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AWhen only a member of Group1 connects to a site ... the site will open without warning .
When only a member of Group2 connects to a site ... the site will be blocked from opening.
B When only a member of Group1 connects to a site ... the site will open without warning .
When only a member of Group2 connects to a site ... the member will receive a security warning .
C When only a member of Group1 connects to a site ... the site will be blocked from opening .
When only a member of Group2 connects to a site ... the site will open without warning .
D When only a member of Group1 connects to a site ... the site will be blocked from opening .
When only a member of Group2 connects to a site ... the site will be blocked from opening .
E When only a member of Group1 connects to a site ... the member will receive a security warning .
When only a member of Group2 connects to a site ... the member will receive a security warning .
F When only a member of Group1 connects to a site ... the member will receive a security warning .
When only a member of Group2 connects to a site ... the site will open without warning .

Correct answer: E

Explanation:

Your organization's attack surface includes all the places where an attacker could compromise your organization's devices or networks. Reducing your attack surface means protecting your organization's devices and network, which leaves attackers with fewer ways to perform attacks. Configuring attack surface reduction rules in Microsoft Defender for Endpoint can help!

Attack surface reduction rules target certain software behaviors, such as:

  • Launching executable files and scripts that attempt to download or run files;
  • Running obfuscated or otherwise suspicious scripts; and
  • Performing behaviors that apps don't usually initiate during normal day-to-day work.

Such software behaviors are sometimes seen in legitimate applications; however, these behaviors are often considered risky because they are commonly abused by attackers through malware. Attack surface reduction rules can constrain risky behaviors and help keep your organization safe.

The policy allows Windows 10 client computers to only run Windows components, Microsoft Store apps, and reputable apps as defined by the Intelligent Security Graph (ISG). Also the policy enforces Microsoft Defender SmartScreen. SmartScreen is enabled by default.  If Microsoft Defender SmartScreen determines that a page is suspicious, it will show a warning page to advise caution.

References:

Deploy Windows Defender Application Control policies by using Microsoft Intune

Microsoft Defender SmartScreen



Question: 201
Measured Skill: Manage governance and compliance features in Microsoft 365 (25-30%)

Your network contains an on-premises Active Directory domain named contoso.com. The domain contains the groups shown in the following table.



The domain is synced to a Microsoft Azure Active Directory (Azure AD) tenant that contains the groups shown in the following table.



You create a sensitivity label named Label1.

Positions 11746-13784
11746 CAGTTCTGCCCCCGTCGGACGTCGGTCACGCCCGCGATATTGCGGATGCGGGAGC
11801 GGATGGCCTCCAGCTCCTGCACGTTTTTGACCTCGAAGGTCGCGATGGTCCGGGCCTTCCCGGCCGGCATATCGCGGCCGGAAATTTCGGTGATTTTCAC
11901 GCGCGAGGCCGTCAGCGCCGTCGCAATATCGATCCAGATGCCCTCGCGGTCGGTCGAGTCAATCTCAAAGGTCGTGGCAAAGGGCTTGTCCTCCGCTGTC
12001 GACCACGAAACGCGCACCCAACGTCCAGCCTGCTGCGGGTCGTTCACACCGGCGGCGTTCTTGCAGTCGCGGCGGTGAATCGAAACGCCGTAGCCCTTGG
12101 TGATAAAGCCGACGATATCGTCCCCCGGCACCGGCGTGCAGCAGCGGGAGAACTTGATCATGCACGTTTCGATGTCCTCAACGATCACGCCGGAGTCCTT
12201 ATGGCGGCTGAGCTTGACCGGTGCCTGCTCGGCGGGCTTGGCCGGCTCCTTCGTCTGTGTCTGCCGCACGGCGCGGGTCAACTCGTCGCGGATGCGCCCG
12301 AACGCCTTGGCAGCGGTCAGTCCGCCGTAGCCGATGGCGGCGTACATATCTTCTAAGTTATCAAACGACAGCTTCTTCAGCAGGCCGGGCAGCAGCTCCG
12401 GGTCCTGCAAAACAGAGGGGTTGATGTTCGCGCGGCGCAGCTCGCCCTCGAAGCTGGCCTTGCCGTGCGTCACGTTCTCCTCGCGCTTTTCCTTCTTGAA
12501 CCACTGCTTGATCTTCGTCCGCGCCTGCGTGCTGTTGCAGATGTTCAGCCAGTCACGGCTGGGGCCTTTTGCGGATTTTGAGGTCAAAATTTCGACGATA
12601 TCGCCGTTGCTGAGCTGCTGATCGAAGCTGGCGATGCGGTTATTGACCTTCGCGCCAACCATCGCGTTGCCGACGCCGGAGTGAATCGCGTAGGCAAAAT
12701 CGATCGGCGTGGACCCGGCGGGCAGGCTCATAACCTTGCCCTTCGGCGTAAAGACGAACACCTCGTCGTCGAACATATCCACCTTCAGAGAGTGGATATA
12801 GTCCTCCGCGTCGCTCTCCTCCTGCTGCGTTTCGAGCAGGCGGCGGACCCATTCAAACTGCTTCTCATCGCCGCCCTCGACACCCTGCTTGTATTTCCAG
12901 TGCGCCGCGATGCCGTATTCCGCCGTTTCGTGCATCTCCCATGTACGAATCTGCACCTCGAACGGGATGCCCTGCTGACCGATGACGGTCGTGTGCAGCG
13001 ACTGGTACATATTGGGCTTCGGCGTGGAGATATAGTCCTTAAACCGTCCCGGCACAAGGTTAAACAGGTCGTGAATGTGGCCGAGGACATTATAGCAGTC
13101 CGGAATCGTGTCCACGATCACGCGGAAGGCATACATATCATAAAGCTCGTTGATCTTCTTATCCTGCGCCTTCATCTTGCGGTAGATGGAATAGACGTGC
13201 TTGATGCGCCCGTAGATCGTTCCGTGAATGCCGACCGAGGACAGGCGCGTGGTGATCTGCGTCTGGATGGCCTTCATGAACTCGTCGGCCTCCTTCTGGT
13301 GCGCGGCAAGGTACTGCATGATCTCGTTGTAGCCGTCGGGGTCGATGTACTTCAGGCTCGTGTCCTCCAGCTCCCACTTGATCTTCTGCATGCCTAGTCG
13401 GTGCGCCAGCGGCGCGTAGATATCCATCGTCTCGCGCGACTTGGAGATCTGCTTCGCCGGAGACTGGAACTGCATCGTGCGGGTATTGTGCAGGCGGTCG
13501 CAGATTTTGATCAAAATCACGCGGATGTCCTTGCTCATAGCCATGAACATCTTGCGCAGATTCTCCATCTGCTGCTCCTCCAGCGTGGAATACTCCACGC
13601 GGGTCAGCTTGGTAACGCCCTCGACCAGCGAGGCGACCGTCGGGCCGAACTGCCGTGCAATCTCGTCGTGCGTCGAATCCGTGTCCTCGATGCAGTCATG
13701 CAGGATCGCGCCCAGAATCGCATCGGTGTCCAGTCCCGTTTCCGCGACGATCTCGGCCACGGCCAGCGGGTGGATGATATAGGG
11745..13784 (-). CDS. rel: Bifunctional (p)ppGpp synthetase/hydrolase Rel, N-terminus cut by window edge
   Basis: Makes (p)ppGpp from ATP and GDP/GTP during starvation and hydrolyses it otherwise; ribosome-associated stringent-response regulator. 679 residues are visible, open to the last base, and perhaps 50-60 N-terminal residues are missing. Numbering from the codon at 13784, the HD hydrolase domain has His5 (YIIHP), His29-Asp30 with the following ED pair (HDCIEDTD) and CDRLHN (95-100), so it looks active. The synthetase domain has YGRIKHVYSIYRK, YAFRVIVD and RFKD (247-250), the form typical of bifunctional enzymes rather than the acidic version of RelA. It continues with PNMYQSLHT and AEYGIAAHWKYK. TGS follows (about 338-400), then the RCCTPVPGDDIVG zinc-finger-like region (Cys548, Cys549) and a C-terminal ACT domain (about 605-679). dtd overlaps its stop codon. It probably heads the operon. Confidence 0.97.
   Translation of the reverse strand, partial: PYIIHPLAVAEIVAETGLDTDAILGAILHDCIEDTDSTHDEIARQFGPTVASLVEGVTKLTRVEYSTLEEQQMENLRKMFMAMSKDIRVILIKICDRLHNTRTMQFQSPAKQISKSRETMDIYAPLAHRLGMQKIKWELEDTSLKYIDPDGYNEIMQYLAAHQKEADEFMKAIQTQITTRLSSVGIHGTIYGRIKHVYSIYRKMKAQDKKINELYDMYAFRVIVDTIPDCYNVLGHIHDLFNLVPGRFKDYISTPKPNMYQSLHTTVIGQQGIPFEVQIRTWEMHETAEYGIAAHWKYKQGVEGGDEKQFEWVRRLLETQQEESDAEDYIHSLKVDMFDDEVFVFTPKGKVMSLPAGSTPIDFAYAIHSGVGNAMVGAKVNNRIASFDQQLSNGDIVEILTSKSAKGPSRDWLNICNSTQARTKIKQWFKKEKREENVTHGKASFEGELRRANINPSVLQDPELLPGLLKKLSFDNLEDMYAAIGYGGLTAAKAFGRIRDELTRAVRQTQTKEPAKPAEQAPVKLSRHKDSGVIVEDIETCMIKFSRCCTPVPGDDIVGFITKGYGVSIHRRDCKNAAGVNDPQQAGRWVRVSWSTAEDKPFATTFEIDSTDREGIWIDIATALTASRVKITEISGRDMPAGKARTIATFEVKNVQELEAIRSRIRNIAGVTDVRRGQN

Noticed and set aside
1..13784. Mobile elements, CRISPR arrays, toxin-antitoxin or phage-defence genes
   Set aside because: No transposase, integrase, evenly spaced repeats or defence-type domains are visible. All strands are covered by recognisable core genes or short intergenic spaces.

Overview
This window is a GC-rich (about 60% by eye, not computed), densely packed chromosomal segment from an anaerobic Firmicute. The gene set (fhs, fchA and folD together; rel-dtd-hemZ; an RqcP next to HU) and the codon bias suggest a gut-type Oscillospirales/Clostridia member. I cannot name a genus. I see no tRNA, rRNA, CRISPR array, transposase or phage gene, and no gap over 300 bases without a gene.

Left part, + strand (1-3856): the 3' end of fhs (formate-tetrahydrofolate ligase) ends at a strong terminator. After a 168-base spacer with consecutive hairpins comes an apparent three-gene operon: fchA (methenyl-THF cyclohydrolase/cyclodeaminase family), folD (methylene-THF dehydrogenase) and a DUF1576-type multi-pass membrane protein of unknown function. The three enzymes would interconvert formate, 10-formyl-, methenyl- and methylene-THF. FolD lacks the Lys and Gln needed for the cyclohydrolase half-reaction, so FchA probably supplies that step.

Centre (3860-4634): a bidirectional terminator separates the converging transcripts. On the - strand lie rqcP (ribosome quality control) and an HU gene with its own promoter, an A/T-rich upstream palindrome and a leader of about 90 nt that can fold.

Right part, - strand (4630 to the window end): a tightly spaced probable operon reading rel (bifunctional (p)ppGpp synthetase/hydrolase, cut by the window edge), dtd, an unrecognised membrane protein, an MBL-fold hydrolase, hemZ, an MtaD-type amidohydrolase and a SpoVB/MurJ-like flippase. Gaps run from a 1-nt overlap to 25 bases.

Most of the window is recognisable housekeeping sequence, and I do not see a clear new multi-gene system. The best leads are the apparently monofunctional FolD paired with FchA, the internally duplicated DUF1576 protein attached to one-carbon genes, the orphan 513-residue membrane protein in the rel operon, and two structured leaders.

You need to publish Label1.

To which groups can you publish Label1?

(To answer, select the appropriate options in the answer area.NOTE: Each correct selection is worth one point.)

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AOn-premises Active Directory groups: Group4 only
Azure AD groups: Group13 only
B On-premises Active Directory groups: Group1 and Group4 only
Azure AD groups: Group13 and Group14 only
C On-premises Active Directory groups: Group3 and Group4 onl
Azure AD groups: Group11 and Group12 only
D On-premises Active Directory groups: Group1, Group3, and Group4 only
Azure AD groups: Group11, Group13, and Group14 only
E On-premises Active Directory groups: Group1, Group2, Group3, and Group4
Azure AD groups: Group11, Group13, and Group14 only
F On-premises Active Directory groups: Group1, Group2, Group3, and Group4
Azure AD groups: Group11, Group12, Group13, and Group14

Correct answer: B

Explanation:

To get their work done, people in your organization collaborate with others both inside and outside the organization. This means that content no longer stays behind a firewall—it can roam everywhere, across devices, apps, and services. And when it roams, you want it to do so in a secure, protected way that meets your organization's business and compliance policies.

Sensitivity labels from the Microsoft Information Protection solution let you classify and protect your organization's data, while making sure that user productivity and their ability to collaborate isn't hindered.

After you create your sensitivity labels, you need to publish them, to make them available to people and services in your organization. The sensitivity labels can then be applied to Office documents and emails, and other items that support sensitivity labels.

Unlike retention labels, which are published to locations such as all Exchange mailboxes, sensitivity labels are published to users or groups. Apps that support sensitivity labels can then display them to those users and groups as applied labels, or as labels that they can apply.

Labels can be published to any specific user or email-enabled security group, distribution group, or Microsoft 365 group (which can have dynamic membership) in Azure AD.

Note: Distribution groups do not sync from on-premises to Azure AD, if they do not have an email address assigned.

Reference: Learn about sensitivity labels